Labor will try to force the Government to hand over written advice given to the Prime Minister on collapsing concrete at schools while he was chancellor.
Concerns about reinforced autoclaved aerated concrete (Raac) have prompted the partial or full closure of more than 100 schools in England.
Rishi Sunak has been embroiled in controversy after a schools minister suggested the Prime Minister approve the rebuilding of 50 schools a year when he was chancellor, rejecting a request for 200 to be given the same treatment.
Sir Keir Starmer's party plans to table a humble speech motion, an arcane parliamentary mechanism that can be used to request documents from government departments, to find out what Mr Sunak knew about construction problems in the education sector.
Labour, during an Opposition Day debate in the Commons on Wednesday, will demand the publication of evidence sent by the Department for Education (DfE) to both No 10 and the Treasury over the crisis.
As part of the move, he will also push to see all relevant correspondence before the 2020 and 2021 spending reviews and the spring and autumn 2022 statements to show what advice Mr Sunak was given as chancellor about the need to replace Raac.
Shadow education secretary Bridget Phillipson said: “It is scandalous that parents are still in the dark about the risks their children are taking at school because of Rishi Sunak's reckless decision to cut school rebuilding budgets, according to information against the advice of officials.
“The Prime Minister is directly responsible for the crisis that has hit schools this week, the chaos faced by families at the start of term and the disruption to children's learning.
“Today, we are giving Conservative MPs a choice: vote with Labor and give parents the right to know who is responsible for this mess, or vote to hide the true scale of this crisis and the Prime Minister's failure to keep our children safe. .”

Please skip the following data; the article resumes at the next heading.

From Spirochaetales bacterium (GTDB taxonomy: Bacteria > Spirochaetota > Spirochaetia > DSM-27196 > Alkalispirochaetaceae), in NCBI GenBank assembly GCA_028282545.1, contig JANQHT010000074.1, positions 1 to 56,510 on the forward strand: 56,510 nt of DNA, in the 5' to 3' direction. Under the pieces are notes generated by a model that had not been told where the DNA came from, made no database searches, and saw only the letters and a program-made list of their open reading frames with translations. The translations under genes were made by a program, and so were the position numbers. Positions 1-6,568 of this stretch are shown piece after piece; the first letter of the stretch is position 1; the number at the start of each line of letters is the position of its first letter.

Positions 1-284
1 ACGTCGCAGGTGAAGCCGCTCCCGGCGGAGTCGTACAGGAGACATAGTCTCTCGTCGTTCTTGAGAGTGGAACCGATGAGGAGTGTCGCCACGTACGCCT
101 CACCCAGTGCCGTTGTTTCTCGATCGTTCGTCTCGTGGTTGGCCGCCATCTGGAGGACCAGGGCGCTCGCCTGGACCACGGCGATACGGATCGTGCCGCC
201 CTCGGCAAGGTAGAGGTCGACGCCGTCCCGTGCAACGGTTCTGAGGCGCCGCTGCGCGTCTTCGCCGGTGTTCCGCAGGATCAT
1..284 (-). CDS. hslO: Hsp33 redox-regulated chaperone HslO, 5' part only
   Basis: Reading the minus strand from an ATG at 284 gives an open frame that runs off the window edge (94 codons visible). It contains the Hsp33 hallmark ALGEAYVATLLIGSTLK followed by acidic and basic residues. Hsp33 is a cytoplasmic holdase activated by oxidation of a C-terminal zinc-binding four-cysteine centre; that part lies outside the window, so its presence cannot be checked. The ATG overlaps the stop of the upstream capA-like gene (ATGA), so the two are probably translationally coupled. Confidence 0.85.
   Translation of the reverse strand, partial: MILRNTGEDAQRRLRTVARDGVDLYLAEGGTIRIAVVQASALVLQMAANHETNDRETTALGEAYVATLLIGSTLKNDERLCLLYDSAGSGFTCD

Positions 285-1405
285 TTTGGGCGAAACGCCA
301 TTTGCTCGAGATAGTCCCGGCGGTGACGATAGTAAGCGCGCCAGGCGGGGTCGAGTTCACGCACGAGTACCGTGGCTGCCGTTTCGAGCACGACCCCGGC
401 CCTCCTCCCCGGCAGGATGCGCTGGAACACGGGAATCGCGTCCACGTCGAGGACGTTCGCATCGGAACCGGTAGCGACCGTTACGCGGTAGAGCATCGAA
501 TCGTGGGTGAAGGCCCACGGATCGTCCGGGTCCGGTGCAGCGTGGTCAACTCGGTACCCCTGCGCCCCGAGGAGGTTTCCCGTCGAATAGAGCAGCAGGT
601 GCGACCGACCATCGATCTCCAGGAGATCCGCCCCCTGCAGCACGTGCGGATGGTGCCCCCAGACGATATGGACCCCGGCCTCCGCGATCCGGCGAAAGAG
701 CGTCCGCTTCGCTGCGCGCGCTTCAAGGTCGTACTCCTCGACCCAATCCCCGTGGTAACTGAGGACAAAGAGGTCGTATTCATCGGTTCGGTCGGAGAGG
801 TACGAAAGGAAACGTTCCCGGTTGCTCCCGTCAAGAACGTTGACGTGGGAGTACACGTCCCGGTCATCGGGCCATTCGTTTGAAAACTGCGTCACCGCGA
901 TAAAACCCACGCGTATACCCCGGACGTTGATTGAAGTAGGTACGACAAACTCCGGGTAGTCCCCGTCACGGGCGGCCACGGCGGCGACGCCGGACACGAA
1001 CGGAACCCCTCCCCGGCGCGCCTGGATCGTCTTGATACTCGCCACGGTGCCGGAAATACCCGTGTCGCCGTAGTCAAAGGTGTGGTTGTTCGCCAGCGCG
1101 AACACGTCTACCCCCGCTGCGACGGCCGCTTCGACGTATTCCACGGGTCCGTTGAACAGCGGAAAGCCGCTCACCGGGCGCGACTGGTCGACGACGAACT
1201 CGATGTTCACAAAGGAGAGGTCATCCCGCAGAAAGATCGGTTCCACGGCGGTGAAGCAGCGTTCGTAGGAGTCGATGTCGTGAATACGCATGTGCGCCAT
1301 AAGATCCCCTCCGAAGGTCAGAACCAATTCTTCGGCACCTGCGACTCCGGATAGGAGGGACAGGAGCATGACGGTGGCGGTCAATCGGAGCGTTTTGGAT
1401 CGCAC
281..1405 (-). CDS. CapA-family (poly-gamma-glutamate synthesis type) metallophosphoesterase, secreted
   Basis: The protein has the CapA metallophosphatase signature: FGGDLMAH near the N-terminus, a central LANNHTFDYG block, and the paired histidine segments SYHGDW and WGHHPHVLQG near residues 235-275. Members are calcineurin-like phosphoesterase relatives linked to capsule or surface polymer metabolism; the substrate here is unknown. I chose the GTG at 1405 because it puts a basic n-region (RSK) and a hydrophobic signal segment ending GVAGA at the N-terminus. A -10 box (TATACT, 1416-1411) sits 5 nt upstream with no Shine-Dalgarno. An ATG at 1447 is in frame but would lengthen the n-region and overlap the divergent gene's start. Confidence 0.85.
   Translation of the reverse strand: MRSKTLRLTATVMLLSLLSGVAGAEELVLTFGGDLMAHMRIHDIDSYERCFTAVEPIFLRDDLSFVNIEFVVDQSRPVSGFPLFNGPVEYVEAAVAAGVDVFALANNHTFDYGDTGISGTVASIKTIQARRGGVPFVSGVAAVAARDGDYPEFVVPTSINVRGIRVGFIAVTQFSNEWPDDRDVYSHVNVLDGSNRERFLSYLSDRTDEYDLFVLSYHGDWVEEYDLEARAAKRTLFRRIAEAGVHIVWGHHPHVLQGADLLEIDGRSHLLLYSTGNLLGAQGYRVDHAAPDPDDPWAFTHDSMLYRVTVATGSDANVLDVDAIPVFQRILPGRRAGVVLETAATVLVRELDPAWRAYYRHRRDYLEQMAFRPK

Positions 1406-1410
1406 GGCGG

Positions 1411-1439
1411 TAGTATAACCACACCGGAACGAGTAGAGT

On Tuesday, schools secretary Nick Gibb suggested that the Prime Minister, when chancellor in 2021, had moved on with other priorities in a request to increase funding to fix England's schools.
The DfE admitted that just four schools have been rebuilt so far under the scheme, which Mr Sunak has used in his defense in recent days, to repair 500 sites by 2030.
Separately, the Prime Minister has been accused by former DfE permanent secretary Jonathan Slater of refusing to fully fund a program to rebuild the country's crumbling schools when he was in the Treasury.
The former civil servant said up to 400 schools a year needed to be replaced, but that funding was given for 100 after Mr Sunak took the decision to “halve the size of the programme”.
But Mr Sunak told reporters this week that the attack on his file was “completely and completely wrong”.
Education Secretary Gillian Keegan, who has come under fire for her handling of the crisis, defended the Prime Minister's previous actions to protect the safety of school buildings.
He said: “As chancellor, the Prime Minister introduced the school rebuilding programs – delivering 500 schools over the next decade.
“Furthermore, the Conservatives have invested £15 billion in schools since 2015.
“Furthermore, capital expenditure this year will be nearly 29% higher in real terms than last year.
“An independent review found that Labour's school funding program was poorly targeted and complex.
“He did nothing to fix schools in bad shape, especially those affected by Raats. Instead, the Labour-led Welsh Government has sat on its hands and failed to act on schools in Wales.”